Waist of Space, part one of the Unlikelihood series, followed Commanders Tarquin Stuart-Lane and Meredith Winstanley; hapless heroes of the Royal Space Regiment; who were sent on a mission to the Moon from which they were not expected to return. There they met with a group of aliens who had forged a living under the surface of the moon, and whose forbears
were testing a new kind of spacecraft.
In part two, FLATUS, our dynamic duo help the aliens (and the RSR) build their own multi-locatable craft. Will the ships be built and if so, will the drives work? What are the possible effects of having three such craft in space at one time?
FLATUS — Fantastically Large Assembly for Travel at Unbelievable Speeds. The most unlikely spacecraft never built?
Part three follows the preparation and development of the Gap Travel Initiative (code named GTI) and the developing relationships among and between species, races and genders. Will humankind achieve the nirvana of limitless travel and if so, at what cost. Stick with Tarquin and Meredith as they navigate their route through an uncertain future.
GTI. Chapter one, scene three
An hour later, Arty knocked on the door.
“Who is it?” Andrea said, her tone falling somewhere between deeply, deeply sad and downright livid.
“Arty,” came the truthful reply.
“Come on in.”
“I’m reading your emotional state as either unhappy or angry,” Arty suggested, “and where’s Tarquin?”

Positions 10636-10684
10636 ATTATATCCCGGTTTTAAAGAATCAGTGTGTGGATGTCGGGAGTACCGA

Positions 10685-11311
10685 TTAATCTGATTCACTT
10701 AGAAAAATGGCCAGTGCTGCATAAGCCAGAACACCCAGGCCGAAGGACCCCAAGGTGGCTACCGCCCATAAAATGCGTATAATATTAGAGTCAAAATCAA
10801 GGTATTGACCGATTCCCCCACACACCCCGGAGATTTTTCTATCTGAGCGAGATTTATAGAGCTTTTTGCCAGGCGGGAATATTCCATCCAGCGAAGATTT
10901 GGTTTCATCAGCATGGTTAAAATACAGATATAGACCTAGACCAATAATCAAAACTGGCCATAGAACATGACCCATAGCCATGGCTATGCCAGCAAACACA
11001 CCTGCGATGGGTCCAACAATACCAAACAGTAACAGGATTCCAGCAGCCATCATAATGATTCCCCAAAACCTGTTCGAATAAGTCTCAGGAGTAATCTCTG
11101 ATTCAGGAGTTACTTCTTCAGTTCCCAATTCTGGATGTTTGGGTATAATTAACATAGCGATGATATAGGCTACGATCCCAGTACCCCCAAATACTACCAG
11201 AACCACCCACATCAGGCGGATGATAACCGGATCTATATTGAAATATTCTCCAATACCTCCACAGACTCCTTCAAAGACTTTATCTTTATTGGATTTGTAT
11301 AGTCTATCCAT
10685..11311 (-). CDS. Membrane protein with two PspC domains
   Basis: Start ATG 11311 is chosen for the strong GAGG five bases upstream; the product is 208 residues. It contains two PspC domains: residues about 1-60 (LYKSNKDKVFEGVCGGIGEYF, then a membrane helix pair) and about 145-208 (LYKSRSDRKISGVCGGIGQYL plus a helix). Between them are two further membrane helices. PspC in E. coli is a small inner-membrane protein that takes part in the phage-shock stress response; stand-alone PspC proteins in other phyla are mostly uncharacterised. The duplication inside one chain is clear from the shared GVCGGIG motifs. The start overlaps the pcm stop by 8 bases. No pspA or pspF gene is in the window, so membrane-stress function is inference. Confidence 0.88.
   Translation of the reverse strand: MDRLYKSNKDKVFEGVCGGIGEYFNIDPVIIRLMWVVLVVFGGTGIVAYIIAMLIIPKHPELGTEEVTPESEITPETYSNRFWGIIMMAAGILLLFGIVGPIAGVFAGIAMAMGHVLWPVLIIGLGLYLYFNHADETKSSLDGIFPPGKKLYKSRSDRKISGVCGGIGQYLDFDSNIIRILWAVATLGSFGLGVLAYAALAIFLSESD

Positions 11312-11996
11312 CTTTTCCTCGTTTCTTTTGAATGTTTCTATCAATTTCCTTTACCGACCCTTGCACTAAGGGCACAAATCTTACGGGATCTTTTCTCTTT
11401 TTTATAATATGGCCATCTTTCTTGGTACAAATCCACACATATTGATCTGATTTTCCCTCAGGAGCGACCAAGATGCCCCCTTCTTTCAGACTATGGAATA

“I’m both,” she replied, “and he’s over there.” Andrea pointed to the crumpled pile in the corner that was Tarquin.
“My fault, my fault entirely. I didn’t allow for his fragility. I just started unzipping my suit without any warning or preparation.”
“And he fainted.”
“He doesn’t usually stay out for long, though.”
“He doesn’t usually bash his head on a protruding solid object.”
“How did he manage that? There are only a few chairs in the room.”
“You have to understand, Arty, that Tarquin is a complicated soul. When I started to pull the zip down, he started to swoon. Now that’s not something that upset me; I think it’s rather nice when the very thought of seeing my undressed form is enough to overwhelm a man. Trouble is, he felt the need to apologise, and you know what that means…”
“A virtual slap across the face?”
“Exactly. Only this must have been a big apology because the slap knocked him off his already shaky feet and caused his head to make contact with the edge of the table.”
“But surely, at moon gravity, that shouldn’t have been too hard.”
“You didn’t see the force of his slap, Arty. It was a hard contact.”
“Does he need help?”
“Yes, he does. But not for the knock on his head. I’ve checked him over and he seems okay. I’ll just let him sleep it off.”
“Andrea, I assume you know that Tarquin has a history.”
“I know quite a lot about him, but if you have anything new…”
“When he and Meredith were staying with us—”
“As your pets—”
“Sadly, yes. But we wanted to see if they would breed.”
“I know, but we didn’t know anything about humans at the time. Anyway, it was plain to us that Tarquin was extremely keen to perform for us, but Meredith wasn’t interested. At one point, Tarquin had a fall and knocked himself out. When he came around, he had lost his interest in breeding but had become … I suppose you would say normal.”